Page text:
IMR Press / FBL / Volume 23 / Issue 6 / DOI: 10.2741/4633

Frontiers in Bioscience-Landmark (FBL) is published by IMR Press from Volume 26 Issue 5 (2021). Previous articles were published by another publisher on a subscription basis, and they are hosted by IMR Press on as a courtesy and upon agreement with Frontiers in Bioscience.

Open Access Review

Procoagulant activity during viral infections

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1 Department of Pathology and Laboratory Medicine, University of North Carolina at Chapel Hill, USA
2 Department of Medicine, Division of Hematology/Oncology, McAllister Heart Institute, University of North Carolina at Chapel Hill, USA
3 Center for Thrombosis and Hemostasis (CTH), University Medical Center of the Johannes Gutenberg University, Mainz, Germany
Front. Biosci. (Landmark Ed) 2018, 23(6), 1060–1081;
Published: 1 January 2018
(This article belongs to the Special Issue Innate immune mechanisms in thrombosis and vascular biology)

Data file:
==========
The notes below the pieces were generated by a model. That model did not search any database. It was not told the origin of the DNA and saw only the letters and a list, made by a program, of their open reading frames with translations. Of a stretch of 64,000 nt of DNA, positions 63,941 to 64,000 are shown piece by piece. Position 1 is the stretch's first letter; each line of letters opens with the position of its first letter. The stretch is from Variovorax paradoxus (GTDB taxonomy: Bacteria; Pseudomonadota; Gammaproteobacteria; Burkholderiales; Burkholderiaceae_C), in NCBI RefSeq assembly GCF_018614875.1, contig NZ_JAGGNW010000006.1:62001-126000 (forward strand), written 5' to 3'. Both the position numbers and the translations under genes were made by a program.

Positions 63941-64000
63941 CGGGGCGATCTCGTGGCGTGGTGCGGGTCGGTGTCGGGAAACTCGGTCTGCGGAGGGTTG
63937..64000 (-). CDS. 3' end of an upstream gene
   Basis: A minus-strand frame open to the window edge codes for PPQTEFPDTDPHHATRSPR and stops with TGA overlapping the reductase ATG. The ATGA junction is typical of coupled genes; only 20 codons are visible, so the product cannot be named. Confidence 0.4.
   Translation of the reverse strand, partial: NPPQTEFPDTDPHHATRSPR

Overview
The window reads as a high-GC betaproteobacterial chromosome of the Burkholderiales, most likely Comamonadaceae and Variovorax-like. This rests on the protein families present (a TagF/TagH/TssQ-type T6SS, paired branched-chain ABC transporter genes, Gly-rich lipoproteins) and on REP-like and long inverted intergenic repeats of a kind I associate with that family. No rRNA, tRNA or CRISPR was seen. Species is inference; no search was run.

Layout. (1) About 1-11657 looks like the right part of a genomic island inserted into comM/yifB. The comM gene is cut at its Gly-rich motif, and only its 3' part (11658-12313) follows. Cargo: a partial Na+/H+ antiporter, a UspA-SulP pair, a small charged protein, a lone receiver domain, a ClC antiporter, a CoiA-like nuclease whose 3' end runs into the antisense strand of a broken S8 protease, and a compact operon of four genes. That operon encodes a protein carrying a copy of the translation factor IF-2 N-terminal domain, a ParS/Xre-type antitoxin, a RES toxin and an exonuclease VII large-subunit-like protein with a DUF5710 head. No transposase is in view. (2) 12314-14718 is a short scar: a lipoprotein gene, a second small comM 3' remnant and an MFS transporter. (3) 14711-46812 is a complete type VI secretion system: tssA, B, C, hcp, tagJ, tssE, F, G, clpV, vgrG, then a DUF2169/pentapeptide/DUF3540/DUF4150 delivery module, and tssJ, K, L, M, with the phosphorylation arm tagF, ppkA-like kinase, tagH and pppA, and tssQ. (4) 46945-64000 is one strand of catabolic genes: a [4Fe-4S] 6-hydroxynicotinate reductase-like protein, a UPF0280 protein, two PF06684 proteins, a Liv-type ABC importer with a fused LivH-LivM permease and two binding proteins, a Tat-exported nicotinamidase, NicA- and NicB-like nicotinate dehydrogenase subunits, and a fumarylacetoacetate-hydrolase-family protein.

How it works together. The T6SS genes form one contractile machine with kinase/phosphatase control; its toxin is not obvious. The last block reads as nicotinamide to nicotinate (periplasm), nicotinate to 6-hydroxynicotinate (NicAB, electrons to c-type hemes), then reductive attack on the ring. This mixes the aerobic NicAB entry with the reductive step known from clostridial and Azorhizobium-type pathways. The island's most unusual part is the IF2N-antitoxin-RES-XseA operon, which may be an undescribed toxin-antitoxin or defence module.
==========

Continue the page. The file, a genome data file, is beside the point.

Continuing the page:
The abundance of evidence suggest that inflammation of immune and non-immune cells may lead to an imbalance of the pro- and anti-coagulant state during viral infections. During systemic infections, the endothelium plays a critical role in regulating hemostasis, and severe imbalances of endothelial function and activation can contribute to organ failure. Viral infections may elevate plasma levels of procoagulant markers such as TAT and D-dimer TF-positive MPs as well as von Willebrand factor (vWF). Although multiple clinical studies are showing the association of viral infection and increased prothrombotic risk, the pathological mechanisms have not been fully identified for most viral infections. Viral infection mediated TLRs activation is both cell type- and species-specific and explains the difficulties in correlating murine model data with the human data. In this review, we briefly discuss the TF-dependent coagulation activation, Toll-like receptors (TLRs) signaling during viral infections, and their contributions to the procoagulant response.

Procoagulant activity
Toll-Like Receptors
Tissue Factor
Viral Infections
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